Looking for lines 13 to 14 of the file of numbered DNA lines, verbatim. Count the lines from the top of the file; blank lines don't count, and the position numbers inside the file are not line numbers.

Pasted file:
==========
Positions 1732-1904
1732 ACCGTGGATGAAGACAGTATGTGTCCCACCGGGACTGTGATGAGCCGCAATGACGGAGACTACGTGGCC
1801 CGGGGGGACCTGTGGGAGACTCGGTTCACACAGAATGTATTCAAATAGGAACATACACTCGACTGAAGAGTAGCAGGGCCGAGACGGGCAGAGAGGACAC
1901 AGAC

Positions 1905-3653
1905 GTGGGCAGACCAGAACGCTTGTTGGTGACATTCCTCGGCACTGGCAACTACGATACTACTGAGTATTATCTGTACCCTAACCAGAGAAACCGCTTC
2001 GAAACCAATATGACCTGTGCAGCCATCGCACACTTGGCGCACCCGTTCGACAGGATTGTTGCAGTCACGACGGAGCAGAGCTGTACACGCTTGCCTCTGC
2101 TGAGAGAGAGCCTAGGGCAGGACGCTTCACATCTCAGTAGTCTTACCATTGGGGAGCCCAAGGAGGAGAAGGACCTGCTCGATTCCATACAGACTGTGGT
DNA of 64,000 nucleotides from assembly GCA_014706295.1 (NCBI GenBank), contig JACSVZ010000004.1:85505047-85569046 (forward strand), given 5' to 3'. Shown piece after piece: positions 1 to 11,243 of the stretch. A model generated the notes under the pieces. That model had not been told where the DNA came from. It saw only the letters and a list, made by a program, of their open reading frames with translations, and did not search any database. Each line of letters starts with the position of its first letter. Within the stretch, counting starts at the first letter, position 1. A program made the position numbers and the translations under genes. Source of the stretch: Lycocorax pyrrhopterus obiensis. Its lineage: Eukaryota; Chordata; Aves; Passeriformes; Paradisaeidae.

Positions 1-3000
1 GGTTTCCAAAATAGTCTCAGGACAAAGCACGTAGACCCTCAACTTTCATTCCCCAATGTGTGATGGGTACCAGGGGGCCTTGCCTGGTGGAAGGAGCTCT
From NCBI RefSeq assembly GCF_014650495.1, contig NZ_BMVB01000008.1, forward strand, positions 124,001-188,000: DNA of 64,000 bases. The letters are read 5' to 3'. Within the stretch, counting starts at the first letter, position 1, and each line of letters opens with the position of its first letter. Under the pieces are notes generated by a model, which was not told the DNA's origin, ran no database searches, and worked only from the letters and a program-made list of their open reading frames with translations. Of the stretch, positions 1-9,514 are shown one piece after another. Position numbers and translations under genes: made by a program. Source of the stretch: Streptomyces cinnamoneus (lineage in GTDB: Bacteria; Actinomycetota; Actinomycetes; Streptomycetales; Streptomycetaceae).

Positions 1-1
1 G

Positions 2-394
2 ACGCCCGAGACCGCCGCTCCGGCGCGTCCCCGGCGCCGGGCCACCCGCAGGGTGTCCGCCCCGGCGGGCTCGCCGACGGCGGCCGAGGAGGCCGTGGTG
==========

Positions 1-1
1 G